The stars have aligned for Bill Wogden, both personally and professionally, in 2009.
The head professional at the Barrie Country Club in Barrie, Ont., turned 50 last summer and will celebrate his 25th anniversary this year with wife Carolyn, who he says has been a career cornerstone with her understanding of the long hours needed for his job, as well as being mother of his two children, Heather and Darryl.
Those long hours and Carolyn’s understanding paid off last month when Wogden was named the recipient of the Canadian PGA Club Professional of the Year Award, which offered him an opportunity to reflect on the past and look forward to the future.
The past includes fond memories of mentors who guided him to the position he currently holds at Barrie, a tenure that is now into its 18th season.
Wogden’s career began in 1979 at the South Muskoka Golf and Country Club, where he got the chance to work with Ron Webb, a well-known professional in Ontario’s cottage country and father to some fine golfers including Brennan, now playing on the Nationwide Tour, and Ryley Webb.
“He’s a guy who, in hindsight, saw some potential in me and gave me the challenges and opportunities to work on my own and grow up and develop very quickly,” said Wogden, adding that Webb and his wife Jennifer were busy with their duties around the club.
“I had the responsibility of being the only one running the shop and trying to control the carts and do the backshop, all while you’re in the pro shop,” said Wogden, who still sees the Webbs regularly when Barrie juniors play inter-club events in the area.
The experience he gained at South Muskoka set Wogden up for his next job, a choice position at The National Golf Club in Woodbridge, Ont., where he worked for the late Ben Kern, a former PGA Tour player widely respected as a club professional and as architect of junior golf and Canadian PGA teaching.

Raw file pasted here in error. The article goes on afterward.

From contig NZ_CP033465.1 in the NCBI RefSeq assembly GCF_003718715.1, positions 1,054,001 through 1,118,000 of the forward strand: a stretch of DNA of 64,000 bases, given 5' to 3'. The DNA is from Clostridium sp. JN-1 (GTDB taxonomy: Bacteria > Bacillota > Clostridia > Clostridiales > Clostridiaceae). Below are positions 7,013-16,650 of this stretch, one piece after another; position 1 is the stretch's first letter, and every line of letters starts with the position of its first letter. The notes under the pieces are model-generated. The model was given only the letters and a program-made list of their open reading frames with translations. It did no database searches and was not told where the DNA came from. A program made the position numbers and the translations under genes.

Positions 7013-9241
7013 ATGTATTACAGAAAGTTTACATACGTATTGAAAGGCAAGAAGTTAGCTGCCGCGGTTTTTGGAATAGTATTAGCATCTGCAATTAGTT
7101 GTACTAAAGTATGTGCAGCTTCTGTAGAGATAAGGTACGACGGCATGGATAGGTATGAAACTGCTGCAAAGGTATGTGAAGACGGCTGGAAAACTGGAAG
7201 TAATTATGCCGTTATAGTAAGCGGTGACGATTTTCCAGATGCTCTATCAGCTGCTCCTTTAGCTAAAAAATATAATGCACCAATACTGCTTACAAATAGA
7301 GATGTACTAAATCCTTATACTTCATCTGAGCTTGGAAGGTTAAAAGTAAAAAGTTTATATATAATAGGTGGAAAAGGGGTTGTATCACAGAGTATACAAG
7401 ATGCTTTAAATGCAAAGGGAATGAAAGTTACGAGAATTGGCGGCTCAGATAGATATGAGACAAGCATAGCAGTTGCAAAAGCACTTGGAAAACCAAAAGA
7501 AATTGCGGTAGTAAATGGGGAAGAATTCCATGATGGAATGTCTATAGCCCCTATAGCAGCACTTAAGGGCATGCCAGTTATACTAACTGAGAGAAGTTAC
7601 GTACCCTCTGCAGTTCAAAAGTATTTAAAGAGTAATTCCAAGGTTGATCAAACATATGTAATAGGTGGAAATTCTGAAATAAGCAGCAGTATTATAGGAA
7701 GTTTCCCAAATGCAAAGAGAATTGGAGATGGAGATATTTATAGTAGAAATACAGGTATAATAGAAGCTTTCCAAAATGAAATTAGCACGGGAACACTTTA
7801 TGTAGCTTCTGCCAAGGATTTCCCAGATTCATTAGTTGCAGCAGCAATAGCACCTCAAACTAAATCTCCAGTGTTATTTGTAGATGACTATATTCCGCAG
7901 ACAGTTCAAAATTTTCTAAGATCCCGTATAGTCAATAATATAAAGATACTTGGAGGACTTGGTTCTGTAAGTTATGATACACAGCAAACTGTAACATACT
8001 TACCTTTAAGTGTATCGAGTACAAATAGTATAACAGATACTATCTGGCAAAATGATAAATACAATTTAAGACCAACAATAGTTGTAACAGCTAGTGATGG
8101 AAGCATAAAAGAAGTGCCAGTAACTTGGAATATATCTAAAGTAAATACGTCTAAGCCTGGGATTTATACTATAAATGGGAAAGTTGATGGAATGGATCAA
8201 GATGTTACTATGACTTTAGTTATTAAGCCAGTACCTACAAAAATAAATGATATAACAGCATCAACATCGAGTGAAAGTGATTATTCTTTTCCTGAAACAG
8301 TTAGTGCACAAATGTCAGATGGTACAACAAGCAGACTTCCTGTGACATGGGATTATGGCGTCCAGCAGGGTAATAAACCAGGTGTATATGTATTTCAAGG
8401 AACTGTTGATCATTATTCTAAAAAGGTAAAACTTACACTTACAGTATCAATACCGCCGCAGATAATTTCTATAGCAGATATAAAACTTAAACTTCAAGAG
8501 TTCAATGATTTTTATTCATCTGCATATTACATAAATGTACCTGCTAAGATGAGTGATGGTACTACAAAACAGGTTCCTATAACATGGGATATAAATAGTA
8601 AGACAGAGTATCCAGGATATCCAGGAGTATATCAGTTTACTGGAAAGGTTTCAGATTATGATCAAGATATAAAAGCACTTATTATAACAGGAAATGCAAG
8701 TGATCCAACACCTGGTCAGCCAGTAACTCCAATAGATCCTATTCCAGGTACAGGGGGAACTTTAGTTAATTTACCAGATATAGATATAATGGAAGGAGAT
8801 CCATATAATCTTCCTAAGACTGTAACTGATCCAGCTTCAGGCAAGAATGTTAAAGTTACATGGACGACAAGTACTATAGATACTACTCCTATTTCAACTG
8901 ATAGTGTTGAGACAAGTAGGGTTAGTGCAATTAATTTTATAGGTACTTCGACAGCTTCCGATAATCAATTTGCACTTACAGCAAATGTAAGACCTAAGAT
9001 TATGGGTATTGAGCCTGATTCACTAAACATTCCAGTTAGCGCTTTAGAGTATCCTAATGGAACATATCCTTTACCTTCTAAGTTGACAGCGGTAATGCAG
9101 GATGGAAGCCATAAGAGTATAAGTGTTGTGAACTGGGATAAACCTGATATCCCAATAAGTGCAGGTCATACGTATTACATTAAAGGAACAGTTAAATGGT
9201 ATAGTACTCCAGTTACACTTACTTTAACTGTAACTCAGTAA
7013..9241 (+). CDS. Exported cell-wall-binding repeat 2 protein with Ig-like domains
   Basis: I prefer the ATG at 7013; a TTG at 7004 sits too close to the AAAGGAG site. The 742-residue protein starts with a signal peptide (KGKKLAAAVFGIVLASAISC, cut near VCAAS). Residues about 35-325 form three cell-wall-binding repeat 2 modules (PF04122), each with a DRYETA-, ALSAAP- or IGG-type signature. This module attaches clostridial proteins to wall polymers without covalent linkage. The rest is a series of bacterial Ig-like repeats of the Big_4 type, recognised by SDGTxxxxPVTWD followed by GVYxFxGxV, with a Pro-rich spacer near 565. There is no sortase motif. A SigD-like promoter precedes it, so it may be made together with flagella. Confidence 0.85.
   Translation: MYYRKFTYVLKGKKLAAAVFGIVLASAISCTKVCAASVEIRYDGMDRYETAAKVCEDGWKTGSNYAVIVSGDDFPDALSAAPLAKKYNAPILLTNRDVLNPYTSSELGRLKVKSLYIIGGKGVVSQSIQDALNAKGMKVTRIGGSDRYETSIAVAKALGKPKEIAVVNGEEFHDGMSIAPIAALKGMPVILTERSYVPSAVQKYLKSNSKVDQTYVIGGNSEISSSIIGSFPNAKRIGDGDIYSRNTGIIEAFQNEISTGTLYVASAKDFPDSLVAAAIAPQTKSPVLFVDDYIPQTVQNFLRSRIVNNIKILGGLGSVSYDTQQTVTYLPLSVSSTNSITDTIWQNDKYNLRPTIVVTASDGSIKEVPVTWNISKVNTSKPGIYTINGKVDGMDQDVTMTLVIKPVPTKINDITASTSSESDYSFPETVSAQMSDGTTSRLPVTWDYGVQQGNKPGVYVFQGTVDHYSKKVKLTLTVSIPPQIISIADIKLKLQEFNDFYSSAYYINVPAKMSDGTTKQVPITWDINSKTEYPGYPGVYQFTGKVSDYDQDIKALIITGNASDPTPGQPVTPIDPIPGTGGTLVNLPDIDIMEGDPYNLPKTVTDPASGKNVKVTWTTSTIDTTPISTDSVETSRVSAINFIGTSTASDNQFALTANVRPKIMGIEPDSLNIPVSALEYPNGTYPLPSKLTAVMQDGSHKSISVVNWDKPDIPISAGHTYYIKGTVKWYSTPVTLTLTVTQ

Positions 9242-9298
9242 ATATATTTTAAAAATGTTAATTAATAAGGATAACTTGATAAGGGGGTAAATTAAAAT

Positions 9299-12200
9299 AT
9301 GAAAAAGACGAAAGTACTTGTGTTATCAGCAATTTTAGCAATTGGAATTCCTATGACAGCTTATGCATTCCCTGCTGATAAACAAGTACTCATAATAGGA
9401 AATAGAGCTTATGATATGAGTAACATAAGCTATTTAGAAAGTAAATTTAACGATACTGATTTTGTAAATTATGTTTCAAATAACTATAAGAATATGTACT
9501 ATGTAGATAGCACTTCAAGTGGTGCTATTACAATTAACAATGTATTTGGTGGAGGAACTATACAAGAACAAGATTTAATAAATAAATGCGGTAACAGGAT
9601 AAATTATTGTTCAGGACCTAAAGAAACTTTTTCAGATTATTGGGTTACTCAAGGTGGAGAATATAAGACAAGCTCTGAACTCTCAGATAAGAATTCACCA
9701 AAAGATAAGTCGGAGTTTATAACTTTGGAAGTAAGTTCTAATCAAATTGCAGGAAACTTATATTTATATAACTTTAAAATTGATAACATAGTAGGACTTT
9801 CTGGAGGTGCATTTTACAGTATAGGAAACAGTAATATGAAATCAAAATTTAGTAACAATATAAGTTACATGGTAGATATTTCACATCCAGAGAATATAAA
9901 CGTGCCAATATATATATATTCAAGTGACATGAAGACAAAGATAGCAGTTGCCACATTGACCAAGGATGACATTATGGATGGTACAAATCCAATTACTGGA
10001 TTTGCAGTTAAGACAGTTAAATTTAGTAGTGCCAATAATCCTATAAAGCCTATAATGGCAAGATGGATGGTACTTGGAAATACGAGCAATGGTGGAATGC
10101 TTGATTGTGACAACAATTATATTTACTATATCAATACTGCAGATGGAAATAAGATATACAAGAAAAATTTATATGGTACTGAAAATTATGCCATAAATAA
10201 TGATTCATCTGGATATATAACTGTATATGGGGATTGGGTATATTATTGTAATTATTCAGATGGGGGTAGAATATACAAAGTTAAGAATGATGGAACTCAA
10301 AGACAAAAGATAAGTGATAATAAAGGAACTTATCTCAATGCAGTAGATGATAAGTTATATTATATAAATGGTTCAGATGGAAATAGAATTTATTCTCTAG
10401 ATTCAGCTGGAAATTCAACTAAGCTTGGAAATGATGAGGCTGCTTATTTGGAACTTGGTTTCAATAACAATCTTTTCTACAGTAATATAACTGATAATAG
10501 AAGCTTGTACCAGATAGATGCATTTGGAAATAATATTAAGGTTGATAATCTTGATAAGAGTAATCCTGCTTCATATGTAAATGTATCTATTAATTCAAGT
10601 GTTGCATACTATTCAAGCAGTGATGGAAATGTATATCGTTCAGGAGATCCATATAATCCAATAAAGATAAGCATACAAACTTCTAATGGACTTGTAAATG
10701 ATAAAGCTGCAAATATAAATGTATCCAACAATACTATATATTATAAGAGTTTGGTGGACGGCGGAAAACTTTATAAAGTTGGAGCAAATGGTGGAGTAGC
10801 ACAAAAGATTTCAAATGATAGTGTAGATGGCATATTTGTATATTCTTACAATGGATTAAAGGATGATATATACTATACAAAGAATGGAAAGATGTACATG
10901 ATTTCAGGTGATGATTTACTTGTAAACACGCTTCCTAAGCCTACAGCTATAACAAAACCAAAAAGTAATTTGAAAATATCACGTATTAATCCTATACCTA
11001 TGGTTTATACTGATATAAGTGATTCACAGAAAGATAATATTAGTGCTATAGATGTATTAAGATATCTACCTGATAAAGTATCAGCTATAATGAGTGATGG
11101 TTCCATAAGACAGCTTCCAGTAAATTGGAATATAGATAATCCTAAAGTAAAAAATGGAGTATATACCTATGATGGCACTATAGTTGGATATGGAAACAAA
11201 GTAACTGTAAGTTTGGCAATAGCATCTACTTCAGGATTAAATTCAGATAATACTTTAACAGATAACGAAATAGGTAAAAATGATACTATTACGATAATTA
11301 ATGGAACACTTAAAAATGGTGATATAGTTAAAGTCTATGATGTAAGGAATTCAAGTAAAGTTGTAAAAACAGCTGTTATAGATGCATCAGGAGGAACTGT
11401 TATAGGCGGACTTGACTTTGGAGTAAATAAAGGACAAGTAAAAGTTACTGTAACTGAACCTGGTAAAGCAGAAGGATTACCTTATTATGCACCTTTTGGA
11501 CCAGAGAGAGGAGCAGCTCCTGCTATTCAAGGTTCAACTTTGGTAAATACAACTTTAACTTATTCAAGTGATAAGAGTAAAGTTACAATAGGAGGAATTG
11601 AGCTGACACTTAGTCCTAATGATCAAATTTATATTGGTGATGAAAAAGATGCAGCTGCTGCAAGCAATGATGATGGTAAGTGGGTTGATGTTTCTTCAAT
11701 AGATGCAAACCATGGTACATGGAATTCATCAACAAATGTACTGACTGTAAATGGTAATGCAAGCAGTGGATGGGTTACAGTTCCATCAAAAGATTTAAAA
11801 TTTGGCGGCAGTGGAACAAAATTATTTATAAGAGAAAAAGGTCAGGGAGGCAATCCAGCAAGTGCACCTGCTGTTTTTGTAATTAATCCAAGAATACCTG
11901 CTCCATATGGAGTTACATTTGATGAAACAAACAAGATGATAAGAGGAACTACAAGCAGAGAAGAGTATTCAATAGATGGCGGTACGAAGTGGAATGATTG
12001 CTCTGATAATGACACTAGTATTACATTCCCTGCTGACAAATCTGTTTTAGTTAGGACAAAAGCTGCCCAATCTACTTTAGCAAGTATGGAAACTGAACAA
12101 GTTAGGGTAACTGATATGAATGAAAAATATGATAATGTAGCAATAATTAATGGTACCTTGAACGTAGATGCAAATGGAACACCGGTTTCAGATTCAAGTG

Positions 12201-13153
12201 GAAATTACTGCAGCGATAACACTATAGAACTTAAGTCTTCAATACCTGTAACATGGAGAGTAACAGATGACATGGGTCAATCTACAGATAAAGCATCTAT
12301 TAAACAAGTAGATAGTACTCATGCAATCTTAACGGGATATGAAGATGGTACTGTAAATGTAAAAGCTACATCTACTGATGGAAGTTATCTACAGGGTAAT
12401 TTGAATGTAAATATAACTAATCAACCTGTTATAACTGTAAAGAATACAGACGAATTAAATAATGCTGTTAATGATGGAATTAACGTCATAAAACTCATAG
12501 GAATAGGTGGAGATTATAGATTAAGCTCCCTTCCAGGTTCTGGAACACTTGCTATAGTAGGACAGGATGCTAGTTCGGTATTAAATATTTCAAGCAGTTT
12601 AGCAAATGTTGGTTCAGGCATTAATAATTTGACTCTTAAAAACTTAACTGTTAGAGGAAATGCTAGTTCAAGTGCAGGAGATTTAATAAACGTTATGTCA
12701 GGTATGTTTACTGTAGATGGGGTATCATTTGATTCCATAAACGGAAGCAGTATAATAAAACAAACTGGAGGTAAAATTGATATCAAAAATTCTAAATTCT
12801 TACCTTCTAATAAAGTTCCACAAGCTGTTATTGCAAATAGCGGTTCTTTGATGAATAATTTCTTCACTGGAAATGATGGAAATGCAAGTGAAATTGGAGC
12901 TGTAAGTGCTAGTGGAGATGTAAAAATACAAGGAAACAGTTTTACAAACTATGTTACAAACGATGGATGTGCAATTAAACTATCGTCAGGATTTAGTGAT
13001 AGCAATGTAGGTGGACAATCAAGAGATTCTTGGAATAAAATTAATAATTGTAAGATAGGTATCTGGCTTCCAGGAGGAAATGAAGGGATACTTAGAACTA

“Ben was certainly a real guiding factor in my career, a true mentor in every sense of helping guide you through growing up in the golf business and encouraging all of his staff to be quality people, good golf professionals,” said Wogden.
“He encouraged us on the playing side of it too, which is something that I’ve never forgotten and try to make those opportunities for any of my staff that have an interest in playing. I still try to play and compete whenever I can myself,” said Wogden, who is now passing along the lessons he learned to a new generation.
One of those important lessons is for Wogden, who joined the Barrie club in 1992, and his assistants to get to know their members out on the golf course through the “Play with the Pro” program.
“You get out there and get that additional relationship with as many members as you can, get a chance to play golf, to show your skills as a golf professional, help (members) a little bit with their games and just create a fun atmosphere,” he said.
“You can learn so much about the individuals and create a relationship that will go on for many years like it has done for myself at the Barrie Country Club,” added Wogden, who runs his own shop.
“You always hear stories of golf pros that only play with their little group of buddies. Here’s a program where, between myself or the assistant pros, we’re playing with over 100 different members each summer, men or ladies,” said Wogden.
“It just gives us a chance to get their feedback, get them in a relaxed atmosphere – what is it you like about the club, what can we do differently that would be a little better? Those tips, those words of advice, those suggestions pay off at a marketing committee meeting,” he added.
As important as day-to-day duties are at the club, Wogden says it’s important to look beyond that and he has active junior programs that include 85 youngsters in inter-club play, junior leagues and summer camps and he’s pleased to see kids signing up at younger ages these days.
Wogden and the Barrie club also see the importance of community events such as hospital fundraisers, the local chamber of commerce, Rotary Clubs and he has also established relationships with local media outlets.
Even if he is the veteran now, Wogden says he isn’t losing any of his passion for the job.
“That’s the advantage of the pros – we get to call ourselves seniors at 50. We don’t have to wait until 55,” he said.
“I’m thrilled to have been at Barrie Country Club 17, now going into an 18th season and winning this award’s got me excited. I look forward to this season as much as any in the last 17 and I just can’t wait for that last bit of snow to melt and some green grass.
“Winning this award is by no means the end. It’s got me re-energized.”